Pubdate: Sun, 08 Sep 2019
Source: New York Times (NY)
Copyright: 2019 The New York Times Company


In highlighting Seattle's new approach to drug possession, Nicholas
Kristof makes a compelling case that it is past time to adopt a public
health approach to addiction, but he is too narrow in his conclusions.
When we view the war on drugs strictly though the lens of drug
possession, we fail to include people who need help the most: those
who have committed crimes driven by their addiction and/or mental
health disorder and who face incarceration as a result (crimes
including D.U.I., theft, property crimes). These individuals
desperately need treatment but are not eligible for diversion via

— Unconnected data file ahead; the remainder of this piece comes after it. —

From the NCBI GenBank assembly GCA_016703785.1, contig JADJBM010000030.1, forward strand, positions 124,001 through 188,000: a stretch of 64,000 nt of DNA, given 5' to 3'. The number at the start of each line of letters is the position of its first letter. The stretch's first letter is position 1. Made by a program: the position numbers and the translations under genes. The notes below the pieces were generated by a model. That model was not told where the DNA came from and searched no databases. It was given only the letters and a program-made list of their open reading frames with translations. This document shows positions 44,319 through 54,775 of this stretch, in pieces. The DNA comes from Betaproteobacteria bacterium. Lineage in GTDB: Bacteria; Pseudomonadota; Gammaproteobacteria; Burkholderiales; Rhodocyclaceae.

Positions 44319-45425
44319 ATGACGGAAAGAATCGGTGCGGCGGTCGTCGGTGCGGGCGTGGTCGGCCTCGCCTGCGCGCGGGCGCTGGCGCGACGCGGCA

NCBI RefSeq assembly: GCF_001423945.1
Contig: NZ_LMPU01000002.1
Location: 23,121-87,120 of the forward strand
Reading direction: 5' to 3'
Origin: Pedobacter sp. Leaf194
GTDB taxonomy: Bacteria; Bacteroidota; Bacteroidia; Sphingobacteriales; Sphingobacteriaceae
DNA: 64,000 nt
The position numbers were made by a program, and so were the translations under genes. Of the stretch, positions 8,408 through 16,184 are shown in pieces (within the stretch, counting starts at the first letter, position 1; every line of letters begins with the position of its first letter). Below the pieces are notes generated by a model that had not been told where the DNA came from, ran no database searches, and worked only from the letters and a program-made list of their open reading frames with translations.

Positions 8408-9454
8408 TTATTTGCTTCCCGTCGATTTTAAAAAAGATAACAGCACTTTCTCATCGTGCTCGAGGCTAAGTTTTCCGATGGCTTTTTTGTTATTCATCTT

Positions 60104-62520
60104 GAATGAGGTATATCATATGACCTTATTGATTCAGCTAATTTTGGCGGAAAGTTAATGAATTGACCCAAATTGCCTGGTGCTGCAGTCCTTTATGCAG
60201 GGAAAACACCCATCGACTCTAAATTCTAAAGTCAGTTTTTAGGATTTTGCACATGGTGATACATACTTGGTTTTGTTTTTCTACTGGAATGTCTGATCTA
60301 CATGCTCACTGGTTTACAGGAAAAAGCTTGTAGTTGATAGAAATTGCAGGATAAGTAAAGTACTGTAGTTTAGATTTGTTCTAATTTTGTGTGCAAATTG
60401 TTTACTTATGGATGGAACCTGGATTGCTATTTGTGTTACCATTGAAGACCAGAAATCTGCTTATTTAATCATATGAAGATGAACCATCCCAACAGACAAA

programs like LEAD, which typically only address drug possession.

Treatment courts - including drug court, D.W.I. court and veterans
treatment court - offer an alternative to incarceration and a path to
recovery. They connect participants with evidence-based treatment and
other services in their community, including housing, employment and
family reunification. Research confirms the majority of those who
complete treatment courts go on to live healthy, productive lives.
When considering a public health approach to addiction, treatment
courts must be part of the solution.

Carson Fox
Alexandria, Va.

The writer is chief executive of the National Association of Drug
Court Professionals.
- ---
MAP posted-by: Matt